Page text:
26 January 2015

Flowers and flops in the garden

It's the height of summer, and we're feeling pretty smart about some of our garden produce. Certain other attempts, however, have been distinctly shady.

Last year I got excited about growing flowers with the vegetables to encourage beneficial insects. Yet I forgot about the importance of sun, and the ability of flowers to grow tall and shade the very plants that were meant to be growing our food! In some patches the flowers grew so tall and healthy that the vegetable and berry plants were shaded, with a corresponding drop in production.

Sweet peas shading the blueberries.
Pest problems? We have none, probably because of those carefully selected flower species, alyssum, phacelia and buckwheat (the sweet peas are just there because they're pretty and fragrant). But actual capsicums or strawberries? None of them either. Well, there were just a few strawberries.

Phacelia shading the strawberries.
My reading and scheming has paid off in other areas. For the first time we grew great big, strongly flavoured garlic bulbs, and lots of them. We did it by the book, supplying plenty of compost, spacing the cloves a hand's width apart just before the shortest day, mulching them and keeping them weed-free. It's been a fantastic success.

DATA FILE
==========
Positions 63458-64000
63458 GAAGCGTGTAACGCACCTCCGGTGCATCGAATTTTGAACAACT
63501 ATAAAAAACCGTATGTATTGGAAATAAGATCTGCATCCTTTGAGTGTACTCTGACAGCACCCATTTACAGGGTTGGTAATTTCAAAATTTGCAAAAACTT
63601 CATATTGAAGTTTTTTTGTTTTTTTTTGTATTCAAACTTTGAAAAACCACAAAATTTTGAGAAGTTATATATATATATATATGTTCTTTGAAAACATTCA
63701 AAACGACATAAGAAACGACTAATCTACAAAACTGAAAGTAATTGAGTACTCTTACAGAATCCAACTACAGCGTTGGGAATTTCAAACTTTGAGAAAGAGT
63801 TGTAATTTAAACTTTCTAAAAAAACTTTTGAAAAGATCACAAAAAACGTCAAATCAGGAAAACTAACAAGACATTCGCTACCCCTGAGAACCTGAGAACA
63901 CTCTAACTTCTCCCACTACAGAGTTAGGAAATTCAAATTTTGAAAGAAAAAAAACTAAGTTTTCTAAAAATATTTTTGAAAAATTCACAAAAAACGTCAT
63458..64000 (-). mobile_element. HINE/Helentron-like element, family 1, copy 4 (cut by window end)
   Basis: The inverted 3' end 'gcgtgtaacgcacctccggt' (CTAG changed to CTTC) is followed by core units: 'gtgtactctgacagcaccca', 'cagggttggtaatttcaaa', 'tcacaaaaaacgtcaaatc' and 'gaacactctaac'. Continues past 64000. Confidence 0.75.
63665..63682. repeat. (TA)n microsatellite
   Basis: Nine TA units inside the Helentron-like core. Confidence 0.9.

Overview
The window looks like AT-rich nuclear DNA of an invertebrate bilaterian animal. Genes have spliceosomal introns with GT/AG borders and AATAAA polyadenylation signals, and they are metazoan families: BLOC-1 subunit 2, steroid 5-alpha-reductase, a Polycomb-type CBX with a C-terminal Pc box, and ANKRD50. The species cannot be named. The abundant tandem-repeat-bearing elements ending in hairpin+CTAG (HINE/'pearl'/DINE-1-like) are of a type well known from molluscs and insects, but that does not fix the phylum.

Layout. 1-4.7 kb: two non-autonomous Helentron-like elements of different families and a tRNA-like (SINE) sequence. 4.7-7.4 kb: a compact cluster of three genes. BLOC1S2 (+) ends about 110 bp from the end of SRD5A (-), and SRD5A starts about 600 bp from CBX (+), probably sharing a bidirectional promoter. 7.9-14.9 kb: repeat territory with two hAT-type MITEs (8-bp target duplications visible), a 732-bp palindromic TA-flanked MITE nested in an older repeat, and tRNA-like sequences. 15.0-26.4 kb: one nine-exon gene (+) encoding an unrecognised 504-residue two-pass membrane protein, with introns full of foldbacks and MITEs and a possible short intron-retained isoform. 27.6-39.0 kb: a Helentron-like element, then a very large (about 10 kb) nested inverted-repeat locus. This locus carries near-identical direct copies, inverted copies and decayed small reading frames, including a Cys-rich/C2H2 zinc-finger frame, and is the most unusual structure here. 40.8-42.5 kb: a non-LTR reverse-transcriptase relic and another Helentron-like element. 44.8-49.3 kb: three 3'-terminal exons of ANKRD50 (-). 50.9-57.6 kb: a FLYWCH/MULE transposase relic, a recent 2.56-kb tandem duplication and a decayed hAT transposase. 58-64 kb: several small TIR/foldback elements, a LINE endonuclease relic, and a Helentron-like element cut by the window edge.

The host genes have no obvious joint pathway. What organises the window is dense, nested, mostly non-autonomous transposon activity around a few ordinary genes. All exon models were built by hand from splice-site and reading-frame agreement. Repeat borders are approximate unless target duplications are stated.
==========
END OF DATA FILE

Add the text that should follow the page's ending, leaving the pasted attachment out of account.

I've also been delighted with the Tomaccio tomatoes from Egmont seeds. Five bucks for two seeds? Worth it! They are the sweetest and most productive cherry tomatoes we've grown.

We're also picking beans (loving the sweet cobra runners from King's Seeds), cucumbers, spring onions galore (always too many spring onions), zucchini (we like slabs of it cooked on the barbeque) and soft buttery lettuce grown in the shade of the cucumber plants. Egmont's gourmet lettuce salad blend is delicious, and very affordable at $2 a packet. In the consistent heat we're having (it's 28 degrees C as I write), lettuce lasts about three weeks in the shade before bolting, so you need to sow new seed about that often.

And the poppies... Anna and I have fallen in love with them this year and have grown plenty. None have been shade culprits. My favourite is Kings Seeds' Icelandic poppy, and their peony poppy (which I'm told is an opium poppy) is stunning too. Happy days.

Icelandic poppy
Icelandic poppy
Peony poppy
What the photos above don't show are my ever-present gardening companions. They join me each evening in the garden, which is the only time it's cool enough to be out there (I have another project filling the cool mornings).

These ladies are always keen for snails and greens.
My friendly and patient pal who decorates wherever
he is so beautifully.
Oh, and the sandflies and mosquitoes. They're there too, wanting a taste of my sweet tomaccio-red blood, and deterred only by clothing or insect repellent.

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